Agriculture in Rural Aleppo.. Impassable Roads and Closed Borders

Ariha City at the foot of Mount Arbaeen in rural Idlib - January 2017 (Enab Baladi)

Ariha City at the foot of Mount Arbaeen in rural Idlib - January 2017 (Enab Baladi)


Farmers in Aleppo’s northern countryside are facing a new dilemma, in relation to the deployment and marketing of their crops due to the confusion in the Turkish decisions, which allow them to transport crops through its borders after a number of problems which affected their prices and quality.

Ahmad al-Hassan, one of the areas’ farmers, tells Enab Baladi that the crops which the farmers are having the most difficulties in deploying are Habbat Al-Barakah (the Seed of Blessing) and Coriander.

He explains that each kilogram costs farmers about 700 Syrian pounds; however, they are trying to sell it for 300 Syrian pounds and no one is buying, for the people in the area have already secured their needs of the crop and do not have the ability to store additional amounts.

The harvest is getting worse year after year, according to the farmer, for this year there was no rain, and dozens of farmers died due to mines, in addition to the elaborate displacement, which led to the death of thousands of fruitful trees because farmers were not there to take care of them.  

Farmer Abdullah Junaid says that the farmers have expected a better income for the last year’s crops compared to the income of previous years, for they have not made any use of their lands throughout the period in which the “Islamic State” Organization controlled the villages of Aleppo’s northern countryside.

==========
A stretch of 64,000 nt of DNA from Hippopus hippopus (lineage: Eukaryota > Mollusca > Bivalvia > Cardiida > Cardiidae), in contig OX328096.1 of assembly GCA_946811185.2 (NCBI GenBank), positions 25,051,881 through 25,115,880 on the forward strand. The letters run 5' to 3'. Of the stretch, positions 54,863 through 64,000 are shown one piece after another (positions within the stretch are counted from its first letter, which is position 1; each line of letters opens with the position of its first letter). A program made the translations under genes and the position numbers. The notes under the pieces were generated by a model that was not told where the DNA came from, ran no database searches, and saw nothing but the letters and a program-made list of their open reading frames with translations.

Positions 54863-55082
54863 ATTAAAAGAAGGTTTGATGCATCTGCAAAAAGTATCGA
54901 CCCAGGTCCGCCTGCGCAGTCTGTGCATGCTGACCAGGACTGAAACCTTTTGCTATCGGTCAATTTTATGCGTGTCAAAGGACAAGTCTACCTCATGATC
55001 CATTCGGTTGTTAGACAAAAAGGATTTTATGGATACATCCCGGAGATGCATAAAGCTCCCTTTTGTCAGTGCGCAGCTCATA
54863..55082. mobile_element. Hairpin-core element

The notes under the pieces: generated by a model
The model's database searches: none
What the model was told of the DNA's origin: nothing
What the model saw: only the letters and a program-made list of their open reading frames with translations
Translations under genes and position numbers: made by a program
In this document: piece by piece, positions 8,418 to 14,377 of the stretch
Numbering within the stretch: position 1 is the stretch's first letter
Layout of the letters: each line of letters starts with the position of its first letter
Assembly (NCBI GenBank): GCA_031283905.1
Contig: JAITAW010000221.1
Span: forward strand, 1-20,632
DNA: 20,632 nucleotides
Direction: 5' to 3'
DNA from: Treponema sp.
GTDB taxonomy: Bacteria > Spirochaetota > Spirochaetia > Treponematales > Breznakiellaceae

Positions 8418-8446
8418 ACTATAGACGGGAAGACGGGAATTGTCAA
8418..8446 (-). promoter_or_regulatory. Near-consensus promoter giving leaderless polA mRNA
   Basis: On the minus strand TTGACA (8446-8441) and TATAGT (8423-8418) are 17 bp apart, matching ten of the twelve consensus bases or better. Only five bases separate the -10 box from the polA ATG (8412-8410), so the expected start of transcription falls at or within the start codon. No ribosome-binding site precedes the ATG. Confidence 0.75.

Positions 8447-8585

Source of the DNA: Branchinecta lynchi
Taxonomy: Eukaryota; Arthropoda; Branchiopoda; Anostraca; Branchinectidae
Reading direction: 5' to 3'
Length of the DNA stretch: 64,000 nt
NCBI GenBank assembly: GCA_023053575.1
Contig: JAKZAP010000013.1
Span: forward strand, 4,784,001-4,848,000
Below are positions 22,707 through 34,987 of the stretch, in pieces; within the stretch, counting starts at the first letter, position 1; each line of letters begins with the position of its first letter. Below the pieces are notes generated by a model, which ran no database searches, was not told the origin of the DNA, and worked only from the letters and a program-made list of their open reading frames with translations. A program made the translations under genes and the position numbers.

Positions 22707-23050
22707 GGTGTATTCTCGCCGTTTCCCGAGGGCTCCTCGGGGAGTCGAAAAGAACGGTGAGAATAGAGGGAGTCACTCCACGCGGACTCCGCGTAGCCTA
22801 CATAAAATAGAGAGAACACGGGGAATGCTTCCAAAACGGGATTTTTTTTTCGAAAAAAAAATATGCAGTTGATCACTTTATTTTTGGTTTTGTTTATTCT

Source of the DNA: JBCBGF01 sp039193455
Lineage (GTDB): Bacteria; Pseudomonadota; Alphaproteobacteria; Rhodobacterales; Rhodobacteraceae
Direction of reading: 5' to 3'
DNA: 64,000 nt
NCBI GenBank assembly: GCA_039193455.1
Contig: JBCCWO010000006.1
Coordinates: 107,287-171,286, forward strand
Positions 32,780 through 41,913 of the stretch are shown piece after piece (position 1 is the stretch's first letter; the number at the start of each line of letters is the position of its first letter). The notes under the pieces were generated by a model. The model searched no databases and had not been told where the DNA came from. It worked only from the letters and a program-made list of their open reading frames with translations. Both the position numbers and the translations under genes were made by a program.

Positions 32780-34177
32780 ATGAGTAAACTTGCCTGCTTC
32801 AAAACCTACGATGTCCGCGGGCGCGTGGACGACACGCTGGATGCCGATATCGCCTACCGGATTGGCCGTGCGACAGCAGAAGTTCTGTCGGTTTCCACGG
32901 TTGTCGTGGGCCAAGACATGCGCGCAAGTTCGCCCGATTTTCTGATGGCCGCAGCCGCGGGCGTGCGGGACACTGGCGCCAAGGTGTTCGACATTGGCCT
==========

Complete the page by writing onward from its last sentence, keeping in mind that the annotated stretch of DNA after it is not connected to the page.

Indeed, this year’s crops were sufficient. Nonetheless, the farmers are still having the crops which they have harvested; they could not sell them due to lacking shipping methods. 

At the end of this agricultural year, the Turkish Government has allowed the crops’ entry into its territory, which encouraged many farmers to seed again. However, the Turkish decision lasted for a short period, after which the Turks stopped buying the crops for reasons unknown to the farmers.

The Director of the Local Council in the village of Suran and its countryside, Ali Sheikh, says that the Turkish Government, in the beginning, allowed for the admittance of crops. However, the war merchants started buying massive amounts of seeds, raised their prices and started selling them to the Turks. As a result of this, the prices of the Syrian crops became higher than the Turkish ones, which prompted the government to stop allowing the entry of any corps from Syria.

The council continually seeks to find solutions with the Turks to alleviate the suffering of the farmers who have been exhausted by different conditions, especially that now it is the winter potato harvesting season, which is sold at a rate of 75 Syrian pounds per kilo that is totally less than the real cost that the farmers are paying, for potatoes are irrigation-dependent, which costs extra money.

75%  of the people in Aleppo’s northern and eastern countryside fundamentally depend on rainfed and irrigated agriculture which consists their basic, and only, source of income.

Nevertheless, the increasing prices of fuel, fertilizers, and pesticides, in the past a few years, have negatively affected the areas’ agricultural production, in addition to the mines which the “Islamic State” Organization have planted in these lands prior to leaving the area.

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